Tips on preparing your home for winter weather
From your pipes to your heater - there's a lot that goes into preparing your home for winter weather. One of the big concerns many people have are frozen pipes. To reduce the chances, plumbers have a few recommendations.
"Leaving the cabinets open under the kitchen, lavatory, or bathroom sink that lets the heat generate under there and warms everything up," Mark Thomas, a Plumber with Herman Plumbing Co, said. "You can leave the faucet running but just a small, small stream."
Another option is to wrap the pipes. Some stores sell pipe warmers but they say anything you can put around it to add some extra isolation can be very helpful.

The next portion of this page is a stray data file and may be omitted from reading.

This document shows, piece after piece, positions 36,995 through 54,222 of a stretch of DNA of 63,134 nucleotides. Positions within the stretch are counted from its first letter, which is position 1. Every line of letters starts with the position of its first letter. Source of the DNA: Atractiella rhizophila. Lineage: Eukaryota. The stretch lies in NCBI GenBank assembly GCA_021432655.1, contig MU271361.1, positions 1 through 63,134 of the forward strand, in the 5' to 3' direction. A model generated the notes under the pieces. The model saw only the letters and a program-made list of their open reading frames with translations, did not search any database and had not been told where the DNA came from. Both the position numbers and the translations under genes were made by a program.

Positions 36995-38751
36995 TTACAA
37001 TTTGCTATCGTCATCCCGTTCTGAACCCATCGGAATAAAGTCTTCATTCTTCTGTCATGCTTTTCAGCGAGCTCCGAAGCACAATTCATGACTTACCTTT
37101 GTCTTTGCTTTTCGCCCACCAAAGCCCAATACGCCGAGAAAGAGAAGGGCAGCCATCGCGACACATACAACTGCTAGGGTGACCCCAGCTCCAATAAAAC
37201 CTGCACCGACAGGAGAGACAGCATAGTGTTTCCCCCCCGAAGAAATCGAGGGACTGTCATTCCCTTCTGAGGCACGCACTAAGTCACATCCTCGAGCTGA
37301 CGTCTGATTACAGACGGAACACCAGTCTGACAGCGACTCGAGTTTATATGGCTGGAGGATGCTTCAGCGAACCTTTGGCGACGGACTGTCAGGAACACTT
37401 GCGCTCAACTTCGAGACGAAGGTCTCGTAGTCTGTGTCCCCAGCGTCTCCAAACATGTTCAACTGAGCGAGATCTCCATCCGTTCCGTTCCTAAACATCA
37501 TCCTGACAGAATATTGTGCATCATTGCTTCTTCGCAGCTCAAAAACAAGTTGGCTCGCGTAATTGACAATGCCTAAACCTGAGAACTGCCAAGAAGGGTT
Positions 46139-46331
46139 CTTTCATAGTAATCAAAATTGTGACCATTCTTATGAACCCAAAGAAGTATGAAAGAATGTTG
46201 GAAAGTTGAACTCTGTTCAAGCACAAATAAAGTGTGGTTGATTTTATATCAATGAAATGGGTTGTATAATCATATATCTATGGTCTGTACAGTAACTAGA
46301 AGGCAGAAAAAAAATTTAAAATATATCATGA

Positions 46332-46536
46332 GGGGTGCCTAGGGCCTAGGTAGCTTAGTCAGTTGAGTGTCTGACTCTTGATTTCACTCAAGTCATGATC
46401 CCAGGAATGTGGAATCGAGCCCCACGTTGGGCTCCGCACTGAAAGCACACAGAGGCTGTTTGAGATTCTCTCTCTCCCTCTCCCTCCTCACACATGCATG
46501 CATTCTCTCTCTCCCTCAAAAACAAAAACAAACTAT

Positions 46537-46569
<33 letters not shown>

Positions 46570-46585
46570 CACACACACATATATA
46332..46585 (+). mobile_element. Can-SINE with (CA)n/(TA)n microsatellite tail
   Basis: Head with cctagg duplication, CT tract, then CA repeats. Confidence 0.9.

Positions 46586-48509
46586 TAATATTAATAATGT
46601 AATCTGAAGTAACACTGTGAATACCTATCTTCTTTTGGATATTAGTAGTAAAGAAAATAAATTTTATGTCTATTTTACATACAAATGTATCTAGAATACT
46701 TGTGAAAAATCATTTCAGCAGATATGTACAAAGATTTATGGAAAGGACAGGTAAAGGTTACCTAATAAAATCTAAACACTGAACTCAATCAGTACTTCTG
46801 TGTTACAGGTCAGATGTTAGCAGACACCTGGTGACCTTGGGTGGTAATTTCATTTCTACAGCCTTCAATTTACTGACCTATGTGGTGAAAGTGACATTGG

"The biggest concerns with freezing lines is typically anywhere the water line comes up out of the ground outside the home," Travis Burdett, the Assistant Utilities Director with Grand Island Utilities, said. "Those are places you'll want to put something around the pipe to protect it."
It's also important to remember to plug heaters directly into the wall and make sure you're using ones designed to be inside.
"I would caution people to make sure you're using heat that's made for indoors," Burdett said. "Don't use anything that produces toxic fumes for example. They make those shop heaters that look like a little engine, I wouldn't use those indoors. Make sure those are ventilated."
If you plan to leave your home for a few days during winter, leave your heat is on least 60 degrees to help keep the house and pipes warm. Plumbers say if your pipes do freeze this winter there are a few ways to fix it. You can use a blow dryer or heat gun to warm them up, but stay away from any flames or torches.